FTC Votes To Adopt Final Rule To Ban Non-Compete Agreements

FTC accounces rule banning non-competes article

On April 23, 2024, the Federal Trade Commission (FTC) voted to publish the “Non-Compete Clause Rule” to ban employers from entering into non-compete clauses with workers on or after the effective date. The rule will be effective 120 days after publication in the Federal Register. However, legal challenges are expected.

The FTC issued the rule under authority of sections 5 and 6(g) of the Federal Trade Commission Act (FTC Act):

  • Section 5 of the FTC Act prohibits "unfair or deceptive acts or practices in or affecting commerce".
  • Section 6(g) of the FTC Act authorizes the Commission “to make rules and regulations for the purpose of carrying out the provisions of this subchapter.”

First proposed in January 2023, the rule was finalized after consideration of more than 26,000 public comments.

An Overview of The FTC’s Non-Compete Ban

Here’s what you need to know about the FTC’s final rule to ban non-compete agreements:

  • The final rule bans new non-competes with all workers, including senior executives, after the effective date.
  • Existing non-competes can remain in force for senior executives. The final rule defines the term “senior executive” to refer to workers earning more than $151,164 annually and who are in a “policy-making position.”
  • Existing non-competes for workers other than senior executives are not enforceable after the effective date of the final rule. Further, employers must provide notice to workers that these agreements are no longer enforceable.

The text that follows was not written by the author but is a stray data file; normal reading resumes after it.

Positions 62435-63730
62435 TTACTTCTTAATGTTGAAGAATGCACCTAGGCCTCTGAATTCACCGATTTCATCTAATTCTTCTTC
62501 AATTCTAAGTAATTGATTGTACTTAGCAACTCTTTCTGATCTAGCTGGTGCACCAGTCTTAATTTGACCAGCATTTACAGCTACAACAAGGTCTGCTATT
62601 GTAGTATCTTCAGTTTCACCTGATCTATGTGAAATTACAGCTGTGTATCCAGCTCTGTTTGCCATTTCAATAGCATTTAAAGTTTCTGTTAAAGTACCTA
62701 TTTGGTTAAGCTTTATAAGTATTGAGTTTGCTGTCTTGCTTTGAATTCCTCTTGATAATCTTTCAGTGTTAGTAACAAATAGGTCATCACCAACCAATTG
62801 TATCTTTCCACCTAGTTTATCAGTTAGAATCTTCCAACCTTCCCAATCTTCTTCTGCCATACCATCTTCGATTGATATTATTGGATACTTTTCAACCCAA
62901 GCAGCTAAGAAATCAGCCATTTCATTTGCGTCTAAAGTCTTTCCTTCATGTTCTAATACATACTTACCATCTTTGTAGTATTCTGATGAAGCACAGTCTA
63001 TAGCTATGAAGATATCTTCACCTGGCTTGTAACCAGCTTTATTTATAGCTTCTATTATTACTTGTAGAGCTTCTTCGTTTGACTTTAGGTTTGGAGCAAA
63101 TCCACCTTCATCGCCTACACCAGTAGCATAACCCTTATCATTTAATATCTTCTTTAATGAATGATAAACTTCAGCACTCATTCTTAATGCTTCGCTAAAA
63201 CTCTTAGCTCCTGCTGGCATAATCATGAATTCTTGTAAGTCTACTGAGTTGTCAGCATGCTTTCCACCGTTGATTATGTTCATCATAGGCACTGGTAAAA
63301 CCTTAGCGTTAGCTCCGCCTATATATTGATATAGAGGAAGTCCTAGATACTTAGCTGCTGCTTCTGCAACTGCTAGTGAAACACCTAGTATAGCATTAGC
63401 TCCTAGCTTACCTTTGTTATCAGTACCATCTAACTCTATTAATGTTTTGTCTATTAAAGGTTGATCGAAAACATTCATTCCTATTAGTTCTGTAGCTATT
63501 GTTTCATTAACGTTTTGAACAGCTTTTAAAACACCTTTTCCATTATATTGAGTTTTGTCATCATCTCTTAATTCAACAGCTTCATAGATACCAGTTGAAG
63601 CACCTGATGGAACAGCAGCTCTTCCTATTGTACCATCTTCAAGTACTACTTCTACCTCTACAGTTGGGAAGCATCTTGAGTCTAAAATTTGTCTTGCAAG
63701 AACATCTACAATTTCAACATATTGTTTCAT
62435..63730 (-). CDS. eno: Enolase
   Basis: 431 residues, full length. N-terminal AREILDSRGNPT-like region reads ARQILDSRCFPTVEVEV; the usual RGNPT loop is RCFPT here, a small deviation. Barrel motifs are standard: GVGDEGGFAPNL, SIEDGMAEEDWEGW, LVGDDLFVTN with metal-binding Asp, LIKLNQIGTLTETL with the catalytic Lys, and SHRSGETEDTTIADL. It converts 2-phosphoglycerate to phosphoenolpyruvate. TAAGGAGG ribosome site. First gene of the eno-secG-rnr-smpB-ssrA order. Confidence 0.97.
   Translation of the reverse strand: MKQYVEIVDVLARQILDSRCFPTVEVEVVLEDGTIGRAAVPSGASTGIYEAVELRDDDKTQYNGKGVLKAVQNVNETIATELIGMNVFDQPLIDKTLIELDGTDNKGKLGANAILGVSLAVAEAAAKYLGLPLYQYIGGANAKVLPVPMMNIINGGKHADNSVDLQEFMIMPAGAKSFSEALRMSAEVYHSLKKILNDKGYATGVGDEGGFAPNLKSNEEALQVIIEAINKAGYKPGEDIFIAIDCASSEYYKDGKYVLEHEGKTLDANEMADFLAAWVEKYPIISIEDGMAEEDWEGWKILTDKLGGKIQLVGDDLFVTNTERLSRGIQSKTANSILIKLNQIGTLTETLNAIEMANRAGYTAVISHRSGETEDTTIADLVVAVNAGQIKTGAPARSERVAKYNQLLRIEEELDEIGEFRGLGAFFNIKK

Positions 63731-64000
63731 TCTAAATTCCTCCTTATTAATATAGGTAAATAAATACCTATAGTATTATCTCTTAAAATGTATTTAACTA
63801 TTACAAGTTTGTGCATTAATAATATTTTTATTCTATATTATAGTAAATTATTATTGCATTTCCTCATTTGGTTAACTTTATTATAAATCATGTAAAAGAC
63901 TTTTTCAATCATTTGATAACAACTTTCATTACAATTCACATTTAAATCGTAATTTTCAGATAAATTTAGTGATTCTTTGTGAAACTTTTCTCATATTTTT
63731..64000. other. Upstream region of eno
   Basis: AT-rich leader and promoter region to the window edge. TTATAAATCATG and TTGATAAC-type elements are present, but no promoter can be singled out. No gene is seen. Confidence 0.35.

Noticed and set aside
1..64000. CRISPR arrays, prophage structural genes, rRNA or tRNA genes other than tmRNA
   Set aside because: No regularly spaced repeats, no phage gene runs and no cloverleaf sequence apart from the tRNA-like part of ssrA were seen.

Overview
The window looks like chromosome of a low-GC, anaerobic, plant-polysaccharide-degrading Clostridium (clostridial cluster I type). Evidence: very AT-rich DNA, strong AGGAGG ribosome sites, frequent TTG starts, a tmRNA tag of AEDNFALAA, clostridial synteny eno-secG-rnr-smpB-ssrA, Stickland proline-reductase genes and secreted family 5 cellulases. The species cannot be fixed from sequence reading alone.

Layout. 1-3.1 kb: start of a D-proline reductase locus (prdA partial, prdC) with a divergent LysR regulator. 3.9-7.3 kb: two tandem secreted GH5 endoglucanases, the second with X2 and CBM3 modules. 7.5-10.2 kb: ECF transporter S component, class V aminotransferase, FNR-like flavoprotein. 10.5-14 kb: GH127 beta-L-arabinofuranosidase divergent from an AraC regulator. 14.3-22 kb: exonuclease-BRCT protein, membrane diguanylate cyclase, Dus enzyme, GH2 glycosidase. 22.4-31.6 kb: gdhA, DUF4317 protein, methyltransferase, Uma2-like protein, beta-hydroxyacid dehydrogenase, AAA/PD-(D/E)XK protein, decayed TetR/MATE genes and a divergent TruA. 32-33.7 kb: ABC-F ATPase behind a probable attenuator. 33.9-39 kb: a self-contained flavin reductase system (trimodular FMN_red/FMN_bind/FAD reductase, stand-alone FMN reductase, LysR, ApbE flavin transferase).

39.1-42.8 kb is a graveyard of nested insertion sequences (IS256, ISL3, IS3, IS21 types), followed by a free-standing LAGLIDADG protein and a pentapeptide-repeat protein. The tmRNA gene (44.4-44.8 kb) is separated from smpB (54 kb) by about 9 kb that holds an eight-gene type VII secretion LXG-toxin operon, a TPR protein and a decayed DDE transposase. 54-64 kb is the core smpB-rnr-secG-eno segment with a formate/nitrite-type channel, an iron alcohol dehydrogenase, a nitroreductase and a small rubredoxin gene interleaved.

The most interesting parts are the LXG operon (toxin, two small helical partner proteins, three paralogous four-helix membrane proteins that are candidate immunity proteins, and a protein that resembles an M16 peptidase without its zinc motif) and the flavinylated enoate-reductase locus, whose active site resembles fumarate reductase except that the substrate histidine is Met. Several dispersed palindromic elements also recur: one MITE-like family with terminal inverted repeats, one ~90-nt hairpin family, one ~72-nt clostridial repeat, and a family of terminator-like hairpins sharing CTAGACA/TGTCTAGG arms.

• The FTC rule supersedes state laws that conflict with the final rule.
  • There are no recordkeeping or reporting requirements, other than notifying workers, excluding senior executives, that existing non-compete agreements are no longer enforceable.

How Does the FTC Define “Non-Compete”?

The final rule defines “non-compete clause” as “a term or condition of employment that prohibits a worker from, penalizes a worker for, or functions to prevent a worker from:

  1. Seeking or accepting work in the United States with a different person where such work would begin after the conclusion of the employment that includes the term or condition; or
  2. Operating a business in the United States after the conclusion of the employment that includes the term or condition.”

Are There Exceptions to the FTC’s Non-Compete Ban?

The ban applies to all persons who work or who previously worked, “whether paid or unpaid, without regard to the worker’s title or the worker’s status under any other State or Federal laws, including, but not limited to, whether the worker is an employee, independent contractor, extern, intern, volunteer, apprentice, or a sole proprietor who provides a service to a person.”

There are some exceptions to the FTC ban of non-competes:

  • The final rule does not include a franchisee in the context of a franchisee-franchisor relationship. It does, however, include employees of the franchisee or franchisor.
  • The final rule does not apply to non-compete agreements between a buyer and a seller of a business entity.
  • Some employers are outside the FTC’s jurisdiction and therefore not subject to the rule, including banks, savings and loan institutions, federal credit unions, common carriers, air carriers, and certain non-profits.

When Will the FTC Ban on Non-Competes Be Effective?